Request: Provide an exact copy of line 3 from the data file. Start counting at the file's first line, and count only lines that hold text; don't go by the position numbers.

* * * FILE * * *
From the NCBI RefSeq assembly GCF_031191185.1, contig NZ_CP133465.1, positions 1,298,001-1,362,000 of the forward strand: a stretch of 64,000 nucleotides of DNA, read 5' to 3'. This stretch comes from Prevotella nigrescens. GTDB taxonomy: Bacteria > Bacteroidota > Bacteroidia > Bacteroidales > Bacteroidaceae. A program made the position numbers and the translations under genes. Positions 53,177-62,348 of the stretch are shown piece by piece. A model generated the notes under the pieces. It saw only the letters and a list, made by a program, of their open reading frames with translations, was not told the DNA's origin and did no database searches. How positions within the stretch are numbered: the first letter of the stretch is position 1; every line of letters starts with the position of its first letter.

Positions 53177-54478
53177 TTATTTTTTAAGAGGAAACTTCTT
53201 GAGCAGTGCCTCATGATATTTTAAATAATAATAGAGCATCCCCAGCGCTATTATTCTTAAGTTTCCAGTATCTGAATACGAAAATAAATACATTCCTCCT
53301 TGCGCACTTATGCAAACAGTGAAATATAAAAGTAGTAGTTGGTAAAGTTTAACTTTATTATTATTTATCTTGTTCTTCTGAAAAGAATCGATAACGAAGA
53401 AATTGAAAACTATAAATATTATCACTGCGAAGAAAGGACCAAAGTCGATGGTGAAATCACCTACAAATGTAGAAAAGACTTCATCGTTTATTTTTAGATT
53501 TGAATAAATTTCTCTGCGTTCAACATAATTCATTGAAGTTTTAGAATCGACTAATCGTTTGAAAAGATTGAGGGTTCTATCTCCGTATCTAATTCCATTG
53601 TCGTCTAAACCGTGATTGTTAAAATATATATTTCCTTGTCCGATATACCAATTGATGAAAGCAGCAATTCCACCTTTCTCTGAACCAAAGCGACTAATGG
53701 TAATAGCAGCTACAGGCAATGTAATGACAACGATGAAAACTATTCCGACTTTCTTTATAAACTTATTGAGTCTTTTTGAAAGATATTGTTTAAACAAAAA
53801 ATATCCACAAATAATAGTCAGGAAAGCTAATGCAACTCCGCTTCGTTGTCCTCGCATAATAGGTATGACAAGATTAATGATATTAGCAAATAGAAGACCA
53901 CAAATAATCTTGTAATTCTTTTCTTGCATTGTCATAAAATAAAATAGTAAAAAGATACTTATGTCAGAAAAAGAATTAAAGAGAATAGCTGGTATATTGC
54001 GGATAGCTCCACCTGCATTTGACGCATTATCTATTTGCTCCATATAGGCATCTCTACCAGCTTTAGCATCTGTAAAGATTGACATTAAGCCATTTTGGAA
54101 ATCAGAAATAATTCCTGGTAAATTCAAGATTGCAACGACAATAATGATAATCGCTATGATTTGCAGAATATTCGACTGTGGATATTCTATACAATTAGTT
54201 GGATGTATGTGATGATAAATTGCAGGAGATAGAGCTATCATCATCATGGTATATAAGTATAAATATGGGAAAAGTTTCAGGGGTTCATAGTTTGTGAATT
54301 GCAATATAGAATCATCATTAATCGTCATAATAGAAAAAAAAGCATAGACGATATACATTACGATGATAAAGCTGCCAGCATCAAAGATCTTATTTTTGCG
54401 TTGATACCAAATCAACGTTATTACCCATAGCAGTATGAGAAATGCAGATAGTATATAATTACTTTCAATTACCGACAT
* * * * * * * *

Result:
53177 TTATTTTTTAAGAGGAAACTTCTT